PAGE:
- Amélie May Fyfe
Based on the youtube video by Kurzgesagt
You feel like your life isn’t quite enough. Like you’re not enough. Nothing seems to meet your expectations. You feel like you’re stuck in a loop, constantly chasing something better. Sound familiar?
This is dissatisfaction. If you can identify with the paragraph above, you are experiencing it.
Dissatisfaction is defined as “The state or attitude of not being satisfied; discontent; displeasure” According to the telegraph, only 3 in 10 people in Britain are truly satisfied with their lives.
As depressing as that is, it’s probably quite a relief to know you’re not alone.
Luckily for you, (and 7/10 British citizens) you’ve already got access to the solution. All you’ve got to do is put it into practice.
It's called: Gratitude.
The Greater Good Magazine claims Gratitude is a biological mechanism. In its earliest forms, it served as a positive reward for reciprocity. It's important because it actively counteracts negative feelings and traits such as social comparison, envy, cynicism or even narcissism. Those who practice it regularly find it easier to retain positive memories, are generally happier, more satisfied, less prone to addiction, less prone to depression, and better at dealing with trauma. In fact, you might find that when you're feeling grateful, it's impossible to also feel dissatisfied - the two are mutually exclusive.
And I’m not just saying it’s important.
Various scientific studies have supported the idea that gratitude is very closely associated with satisfaction and positive behaviour.
In praising the benefits of gratitude, Harvard health publishing refers to a study that examined three groups of people for 10 weeks. Each week, one group was instructed to write about things they were grateful for, one was told to write about things that displeased them, and a third were instructed to write about anything that affected them in any way. The data revealed that those who expressed their gratitude every week were more optimistic about their lives. They also exercised more often and were reported to pay fewer visits to their physician in comparison to those who wrote about sources of displeasure.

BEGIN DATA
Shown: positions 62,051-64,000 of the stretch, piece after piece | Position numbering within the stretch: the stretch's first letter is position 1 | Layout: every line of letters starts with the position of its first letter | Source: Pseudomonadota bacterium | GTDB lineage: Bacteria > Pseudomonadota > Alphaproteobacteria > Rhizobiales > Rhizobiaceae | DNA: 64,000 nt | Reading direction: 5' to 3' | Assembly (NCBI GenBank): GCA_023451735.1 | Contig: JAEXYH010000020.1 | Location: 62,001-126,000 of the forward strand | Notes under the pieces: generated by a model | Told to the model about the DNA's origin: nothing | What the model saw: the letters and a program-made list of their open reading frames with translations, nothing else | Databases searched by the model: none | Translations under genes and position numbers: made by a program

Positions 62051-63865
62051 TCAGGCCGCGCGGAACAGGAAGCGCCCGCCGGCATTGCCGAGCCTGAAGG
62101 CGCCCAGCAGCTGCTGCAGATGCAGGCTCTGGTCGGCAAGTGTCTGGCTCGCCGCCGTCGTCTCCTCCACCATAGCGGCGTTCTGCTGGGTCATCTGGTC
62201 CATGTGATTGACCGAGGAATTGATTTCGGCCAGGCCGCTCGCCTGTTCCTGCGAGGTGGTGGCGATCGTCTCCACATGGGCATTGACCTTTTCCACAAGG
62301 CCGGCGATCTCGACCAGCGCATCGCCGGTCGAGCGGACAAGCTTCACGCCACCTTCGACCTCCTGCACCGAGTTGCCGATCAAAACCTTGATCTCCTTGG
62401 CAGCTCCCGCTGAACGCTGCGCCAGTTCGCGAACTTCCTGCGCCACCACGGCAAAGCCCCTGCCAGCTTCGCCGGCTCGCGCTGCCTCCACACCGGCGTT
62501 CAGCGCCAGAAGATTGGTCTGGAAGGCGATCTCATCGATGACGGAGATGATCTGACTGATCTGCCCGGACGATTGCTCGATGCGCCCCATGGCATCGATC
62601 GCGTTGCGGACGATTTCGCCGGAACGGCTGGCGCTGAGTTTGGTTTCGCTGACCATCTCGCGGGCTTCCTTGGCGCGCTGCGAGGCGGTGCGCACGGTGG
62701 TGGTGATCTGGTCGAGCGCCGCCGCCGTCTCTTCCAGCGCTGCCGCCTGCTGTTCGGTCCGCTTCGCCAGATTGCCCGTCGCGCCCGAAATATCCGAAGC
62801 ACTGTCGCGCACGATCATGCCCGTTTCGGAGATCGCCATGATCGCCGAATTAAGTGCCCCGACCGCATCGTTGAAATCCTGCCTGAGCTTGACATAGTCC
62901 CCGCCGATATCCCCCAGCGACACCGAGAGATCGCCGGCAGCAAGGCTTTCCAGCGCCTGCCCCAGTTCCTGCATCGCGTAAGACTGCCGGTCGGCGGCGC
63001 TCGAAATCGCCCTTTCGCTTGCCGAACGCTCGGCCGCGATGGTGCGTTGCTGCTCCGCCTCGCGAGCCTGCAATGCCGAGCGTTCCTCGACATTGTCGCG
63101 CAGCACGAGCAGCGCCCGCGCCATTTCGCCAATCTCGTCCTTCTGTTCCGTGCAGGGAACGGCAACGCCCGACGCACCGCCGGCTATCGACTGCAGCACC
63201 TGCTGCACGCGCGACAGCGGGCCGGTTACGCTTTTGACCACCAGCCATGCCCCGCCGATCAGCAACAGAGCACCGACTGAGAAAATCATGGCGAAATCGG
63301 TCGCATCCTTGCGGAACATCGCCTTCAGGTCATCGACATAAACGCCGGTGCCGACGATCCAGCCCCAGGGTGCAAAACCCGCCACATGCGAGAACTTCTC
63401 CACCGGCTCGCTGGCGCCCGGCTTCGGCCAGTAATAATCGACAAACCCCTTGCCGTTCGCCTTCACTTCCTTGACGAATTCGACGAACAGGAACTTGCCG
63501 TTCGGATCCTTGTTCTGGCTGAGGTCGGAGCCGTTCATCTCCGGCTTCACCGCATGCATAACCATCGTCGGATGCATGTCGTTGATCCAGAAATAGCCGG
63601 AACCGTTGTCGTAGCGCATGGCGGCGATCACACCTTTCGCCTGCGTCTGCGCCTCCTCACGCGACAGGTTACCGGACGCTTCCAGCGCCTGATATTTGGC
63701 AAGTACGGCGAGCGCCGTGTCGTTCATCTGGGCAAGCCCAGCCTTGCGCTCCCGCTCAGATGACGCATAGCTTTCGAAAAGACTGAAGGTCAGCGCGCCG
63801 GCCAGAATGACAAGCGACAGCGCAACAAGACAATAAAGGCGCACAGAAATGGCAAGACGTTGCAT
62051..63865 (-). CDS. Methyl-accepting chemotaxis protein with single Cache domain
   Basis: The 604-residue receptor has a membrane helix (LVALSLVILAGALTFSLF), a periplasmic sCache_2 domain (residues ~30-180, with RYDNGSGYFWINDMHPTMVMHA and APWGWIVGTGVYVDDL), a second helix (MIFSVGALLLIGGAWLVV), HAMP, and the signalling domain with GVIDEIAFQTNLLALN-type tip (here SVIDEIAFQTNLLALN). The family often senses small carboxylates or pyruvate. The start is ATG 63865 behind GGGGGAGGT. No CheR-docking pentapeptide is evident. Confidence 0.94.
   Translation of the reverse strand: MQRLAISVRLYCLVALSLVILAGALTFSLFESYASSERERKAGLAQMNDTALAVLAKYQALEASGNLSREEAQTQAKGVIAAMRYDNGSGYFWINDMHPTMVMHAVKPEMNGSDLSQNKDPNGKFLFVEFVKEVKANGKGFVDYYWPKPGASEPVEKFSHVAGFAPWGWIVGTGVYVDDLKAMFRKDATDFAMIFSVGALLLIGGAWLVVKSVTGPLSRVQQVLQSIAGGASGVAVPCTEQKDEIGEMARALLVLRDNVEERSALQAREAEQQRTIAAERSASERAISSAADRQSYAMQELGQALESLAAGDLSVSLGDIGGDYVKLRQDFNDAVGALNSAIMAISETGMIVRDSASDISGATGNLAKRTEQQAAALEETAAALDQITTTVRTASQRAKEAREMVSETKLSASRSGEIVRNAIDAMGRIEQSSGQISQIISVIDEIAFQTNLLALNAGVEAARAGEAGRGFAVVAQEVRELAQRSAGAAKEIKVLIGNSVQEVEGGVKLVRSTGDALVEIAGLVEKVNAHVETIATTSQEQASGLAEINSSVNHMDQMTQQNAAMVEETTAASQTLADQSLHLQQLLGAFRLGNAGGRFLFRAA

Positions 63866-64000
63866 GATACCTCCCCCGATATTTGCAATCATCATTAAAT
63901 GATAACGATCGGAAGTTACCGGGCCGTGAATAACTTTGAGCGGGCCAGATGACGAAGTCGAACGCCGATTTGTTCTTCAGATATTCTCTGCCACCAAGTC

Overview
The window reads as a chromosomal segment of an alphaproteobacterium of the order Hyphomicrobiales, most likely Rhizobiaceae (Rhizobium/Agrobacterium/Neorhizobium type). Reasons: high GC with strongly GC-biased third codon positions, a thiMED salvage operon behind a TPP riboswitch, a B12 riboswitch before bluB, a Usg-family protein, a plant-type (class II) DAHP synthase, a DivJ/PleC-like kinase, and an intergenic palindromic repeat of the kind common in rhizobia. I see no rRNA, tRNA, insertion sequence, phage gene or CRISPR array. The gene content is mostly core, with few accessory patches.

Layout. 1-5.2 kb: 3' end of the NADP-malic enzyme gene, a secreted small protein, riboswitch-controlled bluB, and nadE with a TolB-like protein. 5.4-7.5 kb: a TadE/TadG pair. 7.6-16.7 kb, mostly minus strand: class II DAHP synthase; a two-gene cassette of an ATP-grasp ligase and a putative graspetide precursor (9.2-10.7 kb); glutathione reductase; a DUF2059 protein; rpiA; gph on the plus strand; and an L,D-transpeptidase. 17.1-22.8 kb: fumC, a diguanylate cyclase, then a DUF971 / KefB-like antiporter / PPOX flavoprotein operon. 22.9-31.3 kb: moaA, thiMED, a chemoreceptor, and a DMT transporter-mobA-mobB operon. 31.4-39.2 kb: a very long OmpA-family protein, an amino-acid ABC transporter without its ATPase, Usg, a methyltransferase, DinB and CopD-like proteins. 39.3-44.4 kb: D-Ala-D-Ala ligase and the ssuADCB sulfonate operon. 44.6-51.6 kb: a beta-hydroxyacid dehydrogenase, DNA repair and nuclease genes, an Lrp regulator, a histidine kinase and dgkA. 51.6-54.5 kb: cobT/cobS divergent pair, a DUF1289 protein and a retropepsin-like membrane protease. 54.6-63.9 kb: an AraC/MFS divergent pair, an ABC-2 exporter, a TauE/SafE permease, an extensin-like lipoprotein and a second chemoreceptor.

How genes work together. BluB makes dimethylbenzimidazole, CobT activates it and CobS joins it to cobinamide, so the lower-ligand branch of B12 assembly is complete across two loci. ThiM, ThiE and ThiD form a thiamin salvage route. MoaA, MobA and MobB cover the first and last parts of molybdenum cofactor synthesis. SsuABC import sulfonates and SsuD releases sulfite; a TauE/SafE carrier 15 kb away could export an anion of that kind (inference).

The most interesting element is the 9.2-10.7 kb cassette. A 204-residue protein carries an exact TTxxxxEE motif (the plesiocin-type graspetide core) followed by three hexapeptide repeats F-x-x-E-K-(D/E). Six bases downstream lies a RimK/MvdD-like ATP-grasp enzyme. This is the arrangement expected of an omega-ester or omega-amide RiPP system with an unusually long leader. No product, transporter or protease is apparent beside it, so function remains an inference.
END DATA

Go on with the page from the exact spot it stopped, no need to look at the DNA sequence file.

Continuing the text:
“Several studies have supported the link between gratitude and prosocial behaviour. These studies have found that more grateful people are more helpful and generous.” Gratitude also plays a role in strengthening old relationships.
“A 2014 study published in the Journal of Applied Sport Psychology found that gratitude increased athletes' self-esteem, which is an essential component to optimal performance. Other studies have shown that gratitude reduces social comparisons. Rather than becoming resentful toward people who have more money or better jobs – which is a major factor in reduced self-esteem- grateful people are able to appreciate other people’s accomplishments.”
“Expressing thanks may be one of the simplest ways to feel better.” -Harvard medical school
Gratitude refocuses one's attention towards the good things you do have rather than the things you don’t have. This is key in fighting dissatisfaction.
So how do you put it into practice?
Gratitude journaling (as done by the subjects of the first study) is the most recommended method. Gratitude journaling gives you a chance to sit down and reflect about the things you already have. It helps one to find happiness in the moment, and appreciate the wonders of life.
Practising mindfulness through the act of meditation can also help to cultivate gratitude. Focusing on the present moment and thinking about what you’re grateful for (i.e the softness of the clothes on your skin, the calming sound of the rain outside, or even simply for being alive) can help you to anchor yourself in gratitude.
(I’d like to note that Harvard Health Publishing lists both of these methods as suggestions for ways to cultivate gratitude)
Even just remembering to look around and consciously appreciate the things that make your life easier and more enjoyable is a perfectly effective way to actively express gratitude.
It’s important to remember that the process of self improvement is non-linear. Some days you might feel amazing and incredibly grateful, and others you might feel just the same as when you started. That’s okay! Be gentle with yourself. Conquering dissatisfaction involves self care and acceptance too. It’s impossible to be happy every day, but it is possible to find gratitude in even the worst of times. If we didn’t experience negative emotions then the good times wouldn’t be so special.
Some wise words: “How you experience life is a representation of what you feel about it.” -Kurzgesagt